I was one of the oldest kids breathing the eye-stingingly chlorinated air of the Dolphin Swim Club when I started lessons there the summer before eighth grade. Most of my peers had moved on to competitive swimming, the kind you do while wearing a sporty cap. I just wanted to mellow in the shallow end, being encouraged to “make a big pizza, cut it in half” while learning the breaststroke.
I quickly advanced through the ranks of the baby classes, though, if for no other reason than that I could stand with my feet on the bottom of the pool and my head above water. I cycled through instructors and classmates into the school year and through the winter, and then at some point that spring, I was assigned to Morgan. She was seventeen; had short, spiky, red hair; and worked in the scene shop of Rockford’s independent playhouse. For an hour twice a week, I was her only student.
At this point in the story, he interrupts me. “Am I about to hear how you lost your virginity to a lesbian?”
“No! Nothing like that,” I scoff. I would never have wanted Morgan to come on to me, especially skinny, just-got-my-braces-off, Land’s End one-piece me. But those hours did feel like nothing so much as a pair of friends enjoying each other’s company, even as she instructed me to backstroke four lengths of the pool in exchange for a few minutes of candid conversation. We talked about books—she ordered me to read The Catcher in the Rye, and then when I complained that nothing happened, cried, “Because it’s LIFE!”—and boys. She sighed over the long-haired scene shop worker who was playing Balthasar in Romeo and Juliet that year; after my class field-tripped to see the show, I teased her by snorting that he wasn’t much to look at.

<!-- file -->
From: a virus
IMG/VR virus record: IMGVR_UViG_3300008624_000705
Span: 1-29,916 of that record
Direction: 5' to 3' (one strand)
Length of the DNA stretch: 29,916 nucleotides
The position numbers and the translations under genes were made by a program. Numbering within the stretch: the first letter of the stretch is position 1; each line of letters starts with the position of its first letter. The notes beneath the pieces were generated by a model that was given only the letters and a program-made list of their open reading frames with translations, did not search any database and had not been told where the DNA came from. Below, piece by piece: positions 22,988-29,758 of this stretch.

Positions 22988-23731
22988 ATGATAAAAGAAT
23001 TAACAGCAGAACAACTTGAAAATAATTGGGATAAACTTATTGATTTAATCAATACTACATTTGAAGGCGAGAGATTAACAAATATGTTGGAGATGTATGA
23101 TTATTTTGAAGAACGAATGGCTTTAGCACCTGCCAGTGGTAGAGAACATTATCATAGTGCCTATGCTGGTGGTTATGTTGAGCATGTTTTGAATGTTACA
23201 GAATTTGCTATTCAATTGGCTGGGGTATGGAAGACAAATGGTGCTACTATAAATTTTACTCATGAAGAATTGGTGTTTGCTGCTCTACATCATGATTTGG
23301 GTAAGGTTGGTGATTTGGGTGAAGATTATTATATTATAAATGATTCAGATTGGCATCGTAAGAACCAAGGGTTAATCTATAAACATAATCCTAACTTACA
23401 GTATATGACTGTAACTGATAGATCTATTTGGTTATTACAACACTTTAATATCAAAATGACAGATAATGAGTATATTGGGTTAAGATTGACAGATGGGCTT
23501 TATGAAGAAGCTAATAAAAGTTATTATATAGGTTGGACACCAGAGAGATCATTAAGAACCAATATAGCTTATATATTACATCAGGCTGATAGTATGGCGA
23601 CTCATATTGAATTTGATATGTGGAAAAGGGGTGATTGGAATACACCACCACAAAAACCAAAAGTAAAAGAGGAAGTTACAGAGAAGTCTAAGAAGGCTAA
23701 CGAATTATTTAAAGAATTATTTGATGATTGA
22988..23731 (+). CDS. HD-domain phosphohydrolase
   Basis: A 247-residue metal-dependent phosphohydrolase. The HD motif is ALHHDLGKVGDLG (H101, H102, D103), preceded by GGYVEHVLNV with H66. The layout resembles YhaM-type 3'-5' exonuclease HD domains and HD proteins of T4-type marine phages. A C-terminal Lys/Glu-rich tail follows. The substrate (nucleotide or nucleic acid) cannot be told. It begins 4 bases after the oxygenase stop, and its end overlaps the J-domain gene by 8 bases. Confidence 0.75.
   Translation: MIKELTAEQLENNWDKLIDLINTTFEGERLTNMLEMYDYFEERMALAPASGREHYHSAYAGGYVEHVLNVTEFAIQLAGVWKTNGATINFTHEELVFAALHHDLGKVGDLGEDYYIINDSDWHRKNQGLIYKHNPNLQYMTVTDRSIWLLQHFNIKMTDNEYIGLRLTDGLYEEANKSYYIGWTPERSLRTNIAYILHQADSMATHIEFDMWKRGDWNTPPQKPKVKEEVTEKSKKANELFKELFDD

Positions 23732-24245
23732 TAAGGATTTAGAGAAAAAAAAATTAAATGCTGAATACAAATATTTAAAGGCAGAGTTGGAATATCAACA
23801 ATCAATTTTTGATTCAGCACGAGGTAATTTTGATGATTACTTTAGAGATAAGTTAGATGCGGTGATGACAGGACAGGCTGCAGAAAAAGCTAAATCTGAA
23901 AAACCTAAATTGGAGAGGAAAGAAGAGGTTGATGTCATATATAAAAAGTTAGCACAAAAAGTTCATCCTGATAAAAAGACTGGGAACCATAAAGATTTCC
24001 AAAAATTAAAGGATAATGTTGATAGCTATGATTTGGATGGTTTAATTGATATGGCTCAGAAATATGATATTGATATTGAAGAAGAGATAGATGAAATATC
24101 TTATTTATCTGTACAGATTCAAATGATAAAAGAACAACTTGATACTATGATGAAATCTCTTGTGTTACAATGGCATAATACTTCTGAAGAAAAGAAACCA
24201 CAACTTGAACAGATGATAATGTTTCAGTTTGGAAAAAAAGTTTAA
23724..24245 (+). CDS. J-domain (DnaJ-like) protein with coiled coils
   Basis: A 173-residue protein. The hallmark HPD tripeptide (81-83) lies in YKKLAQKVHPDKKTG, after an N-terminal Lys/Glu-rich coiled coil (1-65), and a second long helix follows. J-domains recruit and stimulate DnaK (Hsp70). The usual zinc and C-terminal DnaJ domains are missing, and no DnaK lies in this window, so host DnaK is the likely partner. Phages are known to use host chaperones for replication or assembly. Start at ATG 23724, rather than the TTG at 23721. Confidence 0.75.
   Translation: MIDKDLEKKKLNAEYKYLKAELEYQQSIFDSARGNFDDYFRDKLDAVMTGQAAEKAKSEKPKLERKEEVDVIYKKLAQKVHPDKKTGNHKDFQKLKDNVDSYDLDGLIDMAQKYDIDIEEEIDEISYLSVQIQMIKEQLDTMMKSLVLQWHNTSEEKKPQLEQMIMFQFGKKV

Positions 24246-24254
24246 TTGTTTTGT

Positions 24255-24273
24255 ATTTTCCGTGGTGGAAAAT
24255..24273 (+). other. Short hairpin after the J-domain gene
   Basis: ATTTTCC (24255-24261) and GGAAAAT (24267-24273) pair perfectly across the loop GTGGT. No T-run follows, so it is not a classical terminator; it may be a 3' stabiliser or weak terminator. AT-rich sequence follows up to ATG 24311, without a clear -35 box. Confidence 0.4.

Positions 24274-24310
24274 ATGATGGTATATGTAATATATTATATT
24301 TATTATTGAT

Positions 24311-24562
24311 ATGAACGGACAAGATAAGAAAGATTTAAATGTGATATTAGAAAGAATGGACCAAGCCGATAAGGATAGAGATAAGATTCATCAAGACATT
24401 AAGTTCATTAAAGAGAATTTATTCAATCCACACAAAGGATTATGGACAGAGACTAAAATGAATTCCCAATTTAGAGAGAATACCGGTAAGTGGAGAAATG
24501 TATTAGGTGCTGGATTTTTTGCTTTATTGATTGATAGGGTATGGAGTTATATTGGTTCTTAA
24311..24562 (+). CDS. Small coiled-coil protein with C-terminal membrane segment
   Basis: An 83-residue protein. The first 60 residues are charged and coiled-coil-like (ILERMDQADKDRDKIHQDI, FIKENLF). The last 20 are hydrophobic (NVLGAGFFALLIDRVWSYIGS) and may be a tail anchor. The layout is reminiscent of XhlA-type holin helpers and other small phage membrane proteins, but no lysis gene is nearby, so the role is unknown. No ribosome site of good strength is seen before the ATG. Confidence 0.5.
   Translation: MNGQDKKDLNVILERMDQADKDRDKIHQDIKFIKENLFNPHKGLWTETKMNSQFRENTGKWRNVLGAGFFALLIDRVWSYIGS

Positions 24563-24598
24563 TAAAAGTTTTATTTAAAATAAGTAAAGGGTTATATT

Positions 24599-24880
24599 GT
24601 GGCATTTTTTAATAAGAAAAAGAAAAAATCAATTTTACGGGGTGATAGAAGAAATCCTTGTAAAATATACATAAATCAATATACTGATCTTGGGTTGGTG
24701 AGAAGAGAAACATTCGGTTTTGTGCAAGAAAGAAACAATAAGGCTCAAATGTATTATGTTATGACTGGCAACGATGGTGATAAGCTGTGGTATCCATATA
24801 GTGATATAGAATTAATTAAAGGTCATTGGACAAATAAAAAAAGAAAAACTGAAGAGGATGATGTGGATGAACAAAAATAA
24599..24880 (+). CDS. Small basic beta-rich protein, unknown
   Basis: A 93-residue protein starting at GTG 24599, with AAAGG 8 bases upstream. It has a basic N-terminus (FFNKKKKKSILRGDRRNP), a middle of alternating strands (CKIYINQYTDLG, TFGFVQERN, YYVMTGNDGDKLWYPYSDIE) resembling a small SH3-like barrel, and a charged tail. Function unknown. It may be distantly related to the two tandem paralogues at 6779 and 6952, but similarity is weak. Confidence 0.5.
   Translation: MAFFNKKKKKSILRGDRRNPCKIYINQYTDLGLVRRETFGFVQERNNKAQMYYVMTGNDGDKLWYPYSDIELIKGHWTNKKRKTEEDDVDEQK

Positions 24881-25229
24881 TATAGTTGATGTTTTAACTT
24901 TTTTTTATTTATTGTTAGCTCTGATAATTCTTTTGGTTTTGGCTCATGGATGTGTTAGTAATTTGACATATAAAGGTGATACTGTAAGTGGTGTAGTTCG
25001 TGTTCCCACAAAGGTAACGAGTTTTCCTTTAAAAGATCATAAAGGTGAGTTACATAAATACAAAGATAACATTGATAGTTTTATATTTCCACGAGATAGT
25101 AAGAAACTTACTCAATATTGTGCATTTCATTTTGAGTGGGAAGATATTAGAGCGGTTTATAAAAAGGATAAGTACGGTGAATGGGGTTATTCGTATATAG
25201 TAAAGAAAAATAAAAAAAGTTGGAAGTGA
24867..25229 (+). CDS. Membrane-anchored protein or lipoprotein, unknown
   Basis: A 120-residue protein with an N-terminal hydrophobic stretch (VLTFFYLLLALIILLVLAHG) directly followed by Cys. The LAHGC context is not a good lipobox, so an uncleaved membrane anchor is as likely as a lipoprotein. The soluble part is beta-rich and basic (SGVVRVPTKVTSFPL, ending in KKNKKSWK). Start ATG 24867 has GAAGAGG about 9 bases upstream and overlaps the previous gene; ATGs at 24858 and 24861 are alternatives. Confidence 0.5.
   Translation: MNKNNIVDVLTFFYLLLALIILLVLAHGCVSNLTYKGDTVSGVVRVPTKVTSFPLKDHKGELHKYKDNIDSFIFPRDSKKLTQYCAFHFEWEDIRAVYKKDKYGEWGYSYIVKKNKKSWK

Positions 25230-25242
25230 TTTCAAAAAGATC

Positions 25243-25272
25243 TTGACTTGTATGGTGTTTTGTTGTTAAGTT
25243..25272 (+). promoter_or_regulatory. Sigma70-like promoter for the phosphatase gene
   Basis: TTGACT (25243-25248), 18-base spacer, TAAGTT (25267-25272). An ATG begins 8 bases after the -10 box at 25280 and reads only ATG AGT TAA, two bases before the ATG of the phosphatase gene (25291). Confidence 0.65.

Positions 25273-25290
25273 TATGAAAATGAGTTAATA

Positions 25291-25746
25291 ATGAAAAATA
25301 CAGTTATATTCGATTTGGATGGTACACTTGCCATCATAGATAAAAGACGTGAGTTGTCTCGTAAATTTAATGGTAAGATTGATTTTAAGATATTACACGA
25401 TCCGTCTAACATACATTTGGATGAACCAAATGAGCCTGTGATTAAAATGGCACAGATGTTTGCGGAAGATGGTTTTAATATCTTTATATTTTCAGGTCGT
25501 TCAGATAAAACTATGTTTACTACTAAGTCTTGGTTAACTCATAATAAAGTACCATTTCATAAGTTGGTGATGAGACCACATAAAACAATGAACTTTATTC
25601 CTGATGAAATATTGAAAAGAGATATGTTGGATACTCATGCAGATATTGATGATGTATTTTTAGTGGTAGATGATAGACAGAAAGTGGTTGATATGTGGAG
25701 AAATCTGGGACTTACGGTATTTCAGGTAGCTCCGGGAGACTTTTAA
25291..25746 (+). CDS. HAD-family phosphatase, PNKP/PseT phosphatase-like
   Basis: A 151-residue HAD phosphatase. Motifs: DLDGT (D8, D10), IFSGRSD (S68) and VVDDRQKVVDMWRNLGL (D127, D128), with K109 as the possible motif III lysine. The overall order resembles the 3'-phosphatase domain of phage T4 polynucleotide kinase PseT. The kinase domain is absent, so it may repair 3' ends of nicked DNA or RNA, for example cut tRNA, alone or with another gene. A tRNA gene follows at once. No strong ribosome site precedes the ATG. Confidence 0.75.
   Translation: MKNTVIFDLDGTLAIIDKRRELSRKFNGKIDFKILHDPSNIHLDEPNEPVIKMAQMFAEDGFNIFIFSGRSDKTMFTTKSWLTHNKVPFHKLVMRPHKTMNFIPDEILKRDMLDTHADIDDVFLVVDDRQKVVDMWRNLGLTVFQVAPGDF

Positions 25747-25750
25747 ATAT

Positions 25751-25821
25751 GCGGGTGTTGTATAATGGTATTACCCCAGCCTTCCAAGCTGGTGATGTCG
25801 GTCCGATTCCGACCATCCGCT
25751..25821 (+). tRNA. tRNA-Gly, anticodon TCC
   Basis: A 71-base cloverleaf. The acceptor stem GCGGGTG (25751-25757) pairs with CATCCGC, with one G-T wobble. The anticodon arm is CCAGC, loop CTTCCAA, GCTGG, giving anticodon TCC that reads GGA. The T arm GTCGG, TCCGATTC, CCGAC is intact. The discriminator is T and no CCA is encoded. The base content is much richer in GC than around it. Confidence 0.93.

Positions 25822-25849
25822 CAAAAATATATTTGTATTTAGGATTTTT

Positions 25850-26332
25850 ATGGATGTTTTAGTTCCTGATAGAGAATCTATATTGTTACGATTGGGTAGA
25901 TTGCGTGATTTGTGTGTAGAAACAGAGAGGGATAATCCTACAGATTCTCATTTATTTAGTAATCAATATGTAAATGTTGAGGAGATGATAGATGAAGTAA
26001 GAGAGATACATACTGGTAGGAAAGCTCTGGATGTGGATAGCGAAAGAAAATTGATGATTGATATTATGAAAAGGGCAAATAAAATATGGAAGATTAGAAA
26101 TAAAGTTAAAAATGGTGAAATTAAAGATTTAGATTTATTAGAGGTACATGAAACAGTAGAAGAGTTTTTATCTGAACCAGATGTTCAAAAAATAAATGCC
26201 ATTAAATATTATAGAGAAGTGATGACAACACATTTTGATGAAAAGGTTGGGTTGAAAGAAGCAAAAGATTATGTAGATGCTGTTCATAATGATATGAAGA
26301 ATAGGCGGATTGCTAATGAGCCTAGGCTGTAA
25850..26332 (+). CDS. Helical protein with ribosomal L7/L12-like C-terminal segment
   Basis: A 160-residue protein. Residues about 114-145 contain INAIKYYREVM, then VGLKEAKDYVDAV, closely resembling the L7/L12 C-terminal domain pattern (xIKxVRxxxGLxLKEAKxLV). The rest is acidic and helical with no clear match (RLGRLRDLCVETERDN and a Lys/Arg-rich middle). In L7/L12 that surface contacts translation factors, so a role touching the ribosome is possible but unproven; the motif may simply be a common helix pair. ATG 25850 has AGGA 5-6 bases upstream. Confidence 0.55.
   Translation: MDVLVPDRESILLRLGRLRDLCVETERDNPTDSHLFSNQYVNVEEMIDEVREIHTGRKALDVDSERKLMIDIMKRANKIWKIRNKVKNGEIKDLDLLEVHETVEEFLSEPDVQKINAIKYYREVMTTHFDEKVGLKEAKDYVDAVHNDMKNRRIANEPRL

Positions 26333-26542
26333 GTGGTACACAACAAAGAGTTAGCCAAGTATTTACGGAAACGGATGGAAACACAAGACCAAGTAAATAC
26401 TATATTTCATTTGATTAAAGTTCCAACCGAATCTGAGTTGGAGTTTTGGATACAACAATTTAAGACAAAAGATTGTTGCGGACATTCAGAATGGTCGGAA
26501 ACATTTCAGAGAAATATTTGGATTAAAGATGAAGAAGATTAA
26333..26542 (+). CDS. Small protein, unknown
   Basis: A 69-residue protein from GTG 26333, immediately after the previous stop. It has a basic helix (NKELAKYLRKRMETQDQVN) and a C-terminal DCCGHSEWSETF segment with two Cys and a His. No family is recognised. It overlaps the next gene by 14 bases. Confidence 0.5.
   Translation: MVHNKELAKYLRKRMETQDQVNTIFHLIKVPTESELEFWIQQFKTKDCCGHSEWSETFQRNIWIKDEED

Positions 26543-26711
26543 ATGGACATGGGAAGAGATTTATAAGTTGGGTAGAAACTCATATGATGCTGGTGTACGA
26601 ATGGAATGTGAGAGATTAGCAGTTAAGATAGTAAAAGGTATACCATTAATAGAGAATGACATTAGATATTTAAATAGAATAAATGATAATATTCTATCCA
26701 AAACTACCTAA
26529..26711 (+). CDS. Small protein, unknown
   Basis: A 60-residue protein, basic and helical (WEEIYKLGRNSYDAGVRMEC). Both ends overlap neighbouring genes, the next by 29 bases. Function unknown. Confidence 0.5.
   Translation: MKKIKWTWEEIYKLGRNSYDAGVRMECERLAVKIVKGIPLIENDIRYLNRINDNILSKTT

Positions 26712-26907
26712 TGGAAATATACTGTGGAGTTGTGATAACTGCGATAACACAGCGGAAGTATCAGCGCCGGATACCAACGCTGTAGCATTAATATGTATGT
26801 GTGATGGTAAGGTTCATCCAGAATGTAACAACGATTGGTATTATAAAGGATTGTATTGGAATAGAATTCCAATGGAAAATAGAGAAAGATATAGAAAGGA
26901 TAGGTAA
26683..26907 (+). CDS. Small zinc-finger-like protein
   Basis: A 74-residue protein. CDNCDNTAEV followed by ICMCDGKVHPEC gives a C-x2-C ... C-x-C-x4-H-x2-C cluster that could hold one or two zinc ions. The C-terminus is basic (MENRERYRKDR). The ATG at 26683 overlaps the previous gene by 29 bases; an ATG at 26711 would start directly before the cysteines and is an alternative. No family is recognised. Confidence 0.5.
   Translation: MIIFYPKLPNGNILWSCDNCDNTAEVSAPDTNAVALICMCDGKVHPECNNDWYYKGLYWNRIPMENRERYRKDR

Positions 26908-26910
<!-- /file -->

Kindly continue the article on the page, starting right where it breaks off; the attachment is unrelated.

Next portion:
One day in the midst of our usual routine, she chirped, “Colleen, we should hang out sometime!” I drew back; I scrunched up my nose. It wasn’t that I didn’t want to see her somewhere outside of the Dolphin’s echoey humidity, and I never outright rejected her stabs at friendship beyond the pool, but I couldn’t imagine what we would do. My school friends and I went to see Dreamworks animated movies in the theater and stayed up too late eating candy at each others’ houses and recorded weird radio shows on my friend’s karaoke machine. I didn’t have a clue how actual teenagers, ones old enough to have their own cars with “MORGY” vanity plates, spent their time.
It must have been around the same time that our twosome was invaded by Bart, a tiny automaton in a Speedo whose shoulders when he was practicing the butterfly terrified me. Once Bart was around, Morgan made us focus more on actual swimming. Our conversations receded. Then, not long after that, she switched teaching days with a red-faced roarer named Ryan, who not only kept Bart and me plowing away at laps throughout our lessons, but actually tried to get me to improve my form. Freshman year was fast approaching, and before the end of the summer I left the Dolphin behind for good.
I think of Morgan now as “the one that got away”—not in the way my listening friend meant, just as a mentor I let pass me by. In the alternate history I’ve created, she teaches me how to put on eyeliner, lets me try a quick drag on a cigarette—but just one; she doesn’t actually let me start smoking that young—and lends me books to read and movies to watch. Maybe she offers a low-key heads-up that ditching the clunky crucifix necklace might be a better look for me, or she tries to dissuade me from wearing my dad’s kilt to school as a nod to my Scottish heritage before shaking her head and letting me make that mistake. Maybe she and I don’t see each other much once I disappear into high school, but just knowing someone a little older, a little removed, a little more aware that almost none of it will matter in just a few years, helps.